So we lost the garden room. We replaced the bathrooms. We are now in motion again as the extraordinary chapter of Michael Ellick’s ministry among us is ending. I win the prize for most bereft, by the way. Of course, I thought our ministry here would always be Ellickized. And of course, I also knew that it would not. There will be lots of time to talk about the wheel’s big turn this summer. For now, just recognize how normal it is that things don’t settle down. We can congratulate ourselves for having had him here for seven years. But like with Karl’s lovely service yesterday, it still (as one of you so elegantly put it) it still sucks.

When we become people who join Ezekiel in seeing the wheel, way up in the middle of the air, we don’t have to like the wheel we see. We can still hope for things to concretize, settle down, stop whirling. But we will find ourselves soon in the search for a more satisfying hope. We can hate the change we see or dislike it fiercely. We don’t have to like the wheel to see the wheel.

I was at a delightful retreat center in Santa Barbara last week. Casa Maria in Mendocito. The man at the desk had a twinkle in his eye most of the time. He said that everyday all day long, people came into the registration center and asked to be directed to the labyrinth so they could walk it? He learned to respond as follows: If you are still looking for the labyrinth that means you are already in it. Yup. Asking for the location of the labyrinth is a really dumb question. Or as our retreat leader said, let’s get rid of that question “Finished.” I am now finished, we say, when our hopes for ourselves march straight into the labyrinth of constant change. He suggested that we replace the word finished with the word refinished. That we imagine ourselves deepening into personal lustre by constant polishing. By constant threshing by the millstone of life. I like the idea of being refinished. I don’t like the idea of being finished.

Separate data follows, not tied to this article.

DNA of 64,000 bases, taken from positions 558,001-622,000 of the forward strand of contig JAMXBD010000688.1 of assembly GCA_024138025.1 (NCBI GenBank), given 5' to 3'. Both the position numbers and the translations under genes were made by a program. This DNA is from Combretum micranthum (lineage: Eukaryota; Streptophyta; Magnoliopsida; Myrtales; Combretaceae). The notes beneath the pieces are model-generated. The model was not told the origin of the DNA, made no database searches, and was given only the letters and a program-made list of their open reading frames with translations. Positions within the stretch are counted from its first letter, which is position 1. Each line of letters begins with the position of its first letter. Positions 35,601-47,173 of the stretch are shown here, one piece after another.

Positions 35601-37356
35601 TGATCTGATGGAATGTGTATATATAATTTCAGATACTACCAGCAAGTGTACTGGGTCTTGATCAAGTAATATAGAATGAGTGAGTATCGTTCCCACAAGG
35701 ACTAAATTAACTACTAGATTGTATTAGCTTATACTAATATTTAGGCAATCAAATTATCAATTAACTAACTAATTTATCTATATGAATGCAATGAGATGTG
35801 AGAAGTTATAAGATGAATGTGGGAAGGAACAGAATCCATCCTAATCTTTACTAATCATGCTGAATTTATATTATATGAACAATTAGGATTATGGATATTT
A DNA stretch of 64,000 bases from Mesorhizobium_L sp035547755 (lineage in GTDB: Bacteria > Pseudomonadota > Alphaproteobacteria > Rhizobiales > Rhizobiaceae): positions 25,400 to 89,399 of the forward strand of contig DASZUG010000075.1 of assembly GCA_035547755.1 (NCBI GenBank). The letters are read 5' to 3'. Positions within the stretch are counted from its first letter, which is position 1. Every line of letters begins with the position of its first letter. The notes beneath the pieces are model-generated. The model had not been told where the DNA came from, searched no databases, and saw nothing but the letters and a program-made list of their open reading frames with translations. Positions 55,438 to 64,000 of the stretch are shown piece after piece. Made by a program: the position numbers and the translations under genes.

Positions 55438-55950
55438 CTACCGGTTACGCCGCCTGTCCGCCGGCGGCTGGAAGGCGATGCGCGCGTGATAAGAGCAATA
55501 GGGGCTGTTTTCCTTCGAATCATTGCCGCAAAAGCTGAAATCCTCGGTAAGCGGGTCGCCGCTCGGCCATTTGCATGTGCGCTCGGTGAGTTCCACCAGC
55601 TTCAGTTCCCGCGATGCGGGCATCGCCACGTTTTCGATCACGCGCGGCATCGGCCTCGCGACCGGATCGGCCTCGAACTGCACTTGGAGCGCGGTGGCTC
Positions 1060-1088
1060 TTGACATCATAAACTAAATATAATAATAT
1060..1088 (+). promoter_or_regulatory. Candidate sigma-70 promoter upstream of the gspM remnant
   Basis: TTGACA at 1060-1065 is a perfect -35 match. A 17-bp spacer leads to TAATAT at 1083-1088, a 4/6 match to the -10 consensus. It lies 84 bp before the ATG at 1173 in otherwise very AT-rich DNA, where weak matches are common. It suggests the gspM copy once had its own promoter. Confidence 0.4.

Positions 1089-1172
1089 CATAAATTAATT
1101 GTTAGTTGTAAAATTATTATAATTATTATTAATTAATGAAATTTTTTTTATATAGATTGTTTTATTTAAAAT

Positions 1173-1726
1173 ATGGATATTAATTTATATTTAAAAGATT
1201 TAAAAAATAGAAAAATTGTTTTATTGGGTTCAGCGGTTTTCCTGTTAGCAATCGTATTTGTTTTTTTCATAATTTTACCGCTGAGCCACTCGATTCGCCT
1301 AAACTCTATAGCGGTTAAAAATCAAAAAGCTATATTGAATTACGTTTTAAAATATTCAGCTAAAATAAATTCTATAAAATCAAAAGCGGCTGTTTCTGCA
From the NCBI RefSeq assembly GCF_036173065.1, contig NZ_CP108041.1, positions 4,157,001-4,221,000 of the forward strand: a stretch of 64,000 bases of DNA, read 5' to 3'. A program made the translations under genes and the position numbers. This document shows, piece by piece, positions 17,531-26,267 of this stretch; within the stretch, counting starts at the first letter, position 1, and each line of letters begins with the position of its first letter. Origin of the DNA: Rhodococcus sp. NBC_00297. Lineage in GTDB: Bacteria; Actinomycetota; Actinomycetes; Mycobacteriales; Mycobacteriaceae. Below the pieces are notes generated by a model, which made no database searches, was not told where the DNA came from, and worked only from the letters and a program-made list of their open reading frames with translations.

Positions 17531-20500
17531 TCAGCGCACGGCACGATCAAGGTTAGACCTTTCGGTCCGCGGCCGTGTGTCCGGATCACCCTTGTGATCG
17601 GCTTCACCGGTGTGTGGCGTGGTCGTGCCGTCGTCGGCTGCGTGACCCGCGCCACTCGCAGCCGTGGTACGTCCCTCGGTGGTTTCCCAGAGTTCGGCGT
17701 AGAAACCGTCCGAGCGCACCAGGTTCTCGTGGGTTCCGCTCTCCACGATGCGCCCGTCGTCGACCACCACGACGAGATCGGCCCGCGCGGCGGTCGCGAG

Or consider the bicycle, another kind of labyrinth, another kind of wheel. Riding a bike is something that once you know how to do, you don’t forget. It is also a balance and power issue, both at the same time. Power often says things are going to settle down. Yavol. Balance often says the opposite, keep pumping. You’ll get somewhere. My friend Pat De Jong preached a sermon at First Church Berkeley last weekend in which she said that she and her husband, Sam ……, author of so many books on masculinity, had just finished a bike trip through Europe. They biked 32 hours a day. The first night they were so tired that they fell asleep with their helmets on their heads. When they woke up in the morning, face down on their pillows, helmets on, they laughed and laughed. They had made it through their first day, with nothing more serious than fatigue. When you see the wheel, you don’t fear fatigue or injury so much. You understand that you are turning and that you may as well peek around the next corner. People who are finished try to stop the wheel from turning. People who are biking the labyrinth of life are always building a better yesterday. People who can embrace motion understand that every saint has a past, every sinner a future. When we wheel through life, we feel the fear and turn the wheel anyway. Or better put, the wheels on the rung go round and round. Or as Ezekiel concludes the first part of his vision, there are wheels within wheels within wheels.